Psalm 106:1-12 http://www.biblegateway.com/passage/?search=Psalm%20106:1-12&version=MSG

Judges 4:1-16 http://www.biblegateway.com/passage/?search=Judges%204:1-16&version=MSG

Ephesians 6:10-17 http://www.biblegateway.com/passage/?search=Ephesians%206:10-17&version=MSG

Jesus and the Spiritual Plateau 011413

Sometimes I’ve thought that following Jesus and becoming a disciple was maybe like other religions, in that, after considerable effort and discipline, one ‘gets there’, I’m not sure where ‘there’ is, but in Buddhism and or some other religions there is a ‘there’ we seeking to get to, eventually.

But I’m less certain now that this is the case with being a disciple of Jesus; I don’t think there is a spiritual plateau we reach. Instead, with Christian discipleship is seems more like continual discipline, continual prayer and allegiance are necessary, as if the spiritual struggle goes on and on.

And for those who have watched the ebb and flow of Christian discipleship, and watched our spirit and discipline come, and sometimes quickly go in an instant, as if all our learning, prayer and discipleship just disappeared in a second, as if we had just forgotten everything we ever knew about Jesus.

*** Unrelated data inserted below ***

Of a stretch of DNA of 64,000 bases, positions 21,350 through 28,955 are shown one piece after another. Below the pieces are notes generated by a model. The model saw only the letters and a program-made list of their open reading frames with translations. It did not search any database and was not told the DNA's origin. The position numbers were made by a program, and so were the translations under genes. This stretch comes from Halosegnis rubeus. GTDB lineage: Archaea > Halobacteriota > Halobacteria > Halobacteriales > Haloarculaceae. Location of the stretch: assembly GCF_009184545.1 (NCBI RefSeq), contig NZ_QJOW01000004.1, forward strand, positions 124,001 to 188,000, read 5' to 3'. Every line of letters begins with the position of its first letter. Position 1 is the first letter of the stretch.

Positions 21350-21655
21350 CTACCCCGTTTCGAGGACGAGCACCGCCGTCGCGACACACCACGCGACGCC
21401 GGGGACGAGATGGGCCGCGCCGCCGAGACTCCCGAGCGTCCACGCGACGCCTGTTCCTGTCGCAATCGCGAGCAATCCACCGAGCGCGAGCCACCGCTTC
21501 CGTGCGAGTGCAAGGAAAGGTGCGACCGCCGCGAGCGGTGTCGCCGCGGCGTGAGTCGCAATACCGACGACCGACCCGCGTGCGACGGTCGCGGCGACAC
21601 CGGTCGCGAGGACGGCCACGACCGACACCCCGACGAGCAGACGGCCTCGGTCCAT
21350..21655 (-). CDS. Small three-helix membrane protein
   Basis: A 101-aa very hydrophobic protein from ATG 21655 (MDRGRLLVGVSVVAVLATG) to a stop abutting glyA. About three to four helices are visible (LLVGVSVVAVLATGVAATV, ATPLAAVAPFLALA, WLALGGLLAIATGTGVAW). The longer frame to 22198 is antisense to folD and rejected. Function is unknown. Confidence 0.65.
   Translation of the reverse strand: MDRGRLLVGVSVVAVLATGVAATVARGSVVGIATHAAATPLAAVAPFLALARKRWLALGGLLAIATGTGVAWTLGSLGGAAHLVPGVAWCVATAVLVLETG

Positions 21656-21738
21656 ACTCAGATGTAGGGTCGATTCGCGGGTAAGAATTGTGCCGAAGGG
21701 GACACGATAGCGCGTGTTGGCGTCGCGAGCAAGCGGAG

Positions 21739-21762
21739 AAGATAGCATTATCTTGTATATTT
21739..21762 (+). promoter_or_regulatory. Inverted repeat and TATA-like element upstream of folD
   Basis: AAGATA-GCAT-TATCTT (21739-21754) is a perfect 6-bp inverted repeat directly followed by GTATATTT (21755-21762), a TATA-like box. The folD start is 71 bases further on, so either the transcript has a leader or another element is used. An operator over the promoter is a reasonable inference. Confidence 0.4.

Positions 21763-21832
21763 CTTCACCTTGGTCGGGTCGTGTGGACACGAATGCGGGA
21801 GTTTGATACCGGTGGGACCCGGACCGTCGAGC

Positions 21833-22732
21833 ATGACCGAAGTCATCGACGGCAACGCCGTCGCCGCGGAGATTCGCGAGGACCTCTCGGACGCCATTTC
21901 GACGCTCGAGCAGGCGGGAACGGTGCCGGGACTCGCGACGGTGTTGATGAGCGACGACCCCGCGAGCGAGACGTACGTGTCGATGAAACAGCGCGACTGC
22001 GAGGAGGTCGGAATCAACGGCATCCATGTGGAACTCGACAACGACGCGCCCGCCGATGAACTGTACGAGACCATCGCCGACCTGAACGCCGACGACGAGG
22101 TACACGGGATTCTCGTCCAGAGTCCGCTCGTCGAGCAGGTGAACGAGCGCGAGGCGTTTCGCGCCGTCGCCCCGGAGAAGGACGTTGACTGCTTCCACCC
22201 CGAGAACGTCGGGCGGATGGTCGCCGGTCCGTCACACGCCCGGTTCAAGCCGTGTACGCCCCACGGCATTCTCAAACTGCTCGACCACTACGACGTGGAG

Partly, this may be the reason we believe as we do, in evil, in the devil, in a lifelong struggle against our own internal evil…we believe it because we see it happens in ourselves.

Pray for peace,

Bill

Prayer List: Peace Mennonite Church keeps a prayer list for those in need. If you need prayer, or want to e-mail our pastor, e-mail billd @ peacemennonitechurch.net (Take out the extra spaces to use this e-mail—the spaces confuse spam generators).

Pray with us!

We are praying as a church, and attempting to follow the centuries’ old tradition of praying with other Christians three times a day. We are following the prayer liturgy at www.commonprayer.net

Copyright 2011. All rights reserved. Peace Mennonite Church of Columbia, MO Permission is granted for one-time non-commercial use with proper attribution.

 

Subscribe to our blog!Delivery daily by e-mail.Click the button on the right.

M 01/14 Psalm 106:1-12

Judges 4:1-16

Ephesians 6:10-17

Psalm 106:1-12

The Message (MSG)

106 1-3 Hallelujah!
Thank God! And why?
Because he’s good, because his love lasts.
But who on earth can do it—
declaim God’s mighty acts, broadcast all his praises?
You’re one happy man when you do what’s right,
one happy woman when you form the habit of justice.

4-5 Remember me, God, when you enjoy your people;
include me when you save them;
I want to see your chosen succeed,
celebrate with your celebrating nation,
join the Hallelujahs of your pride and joy!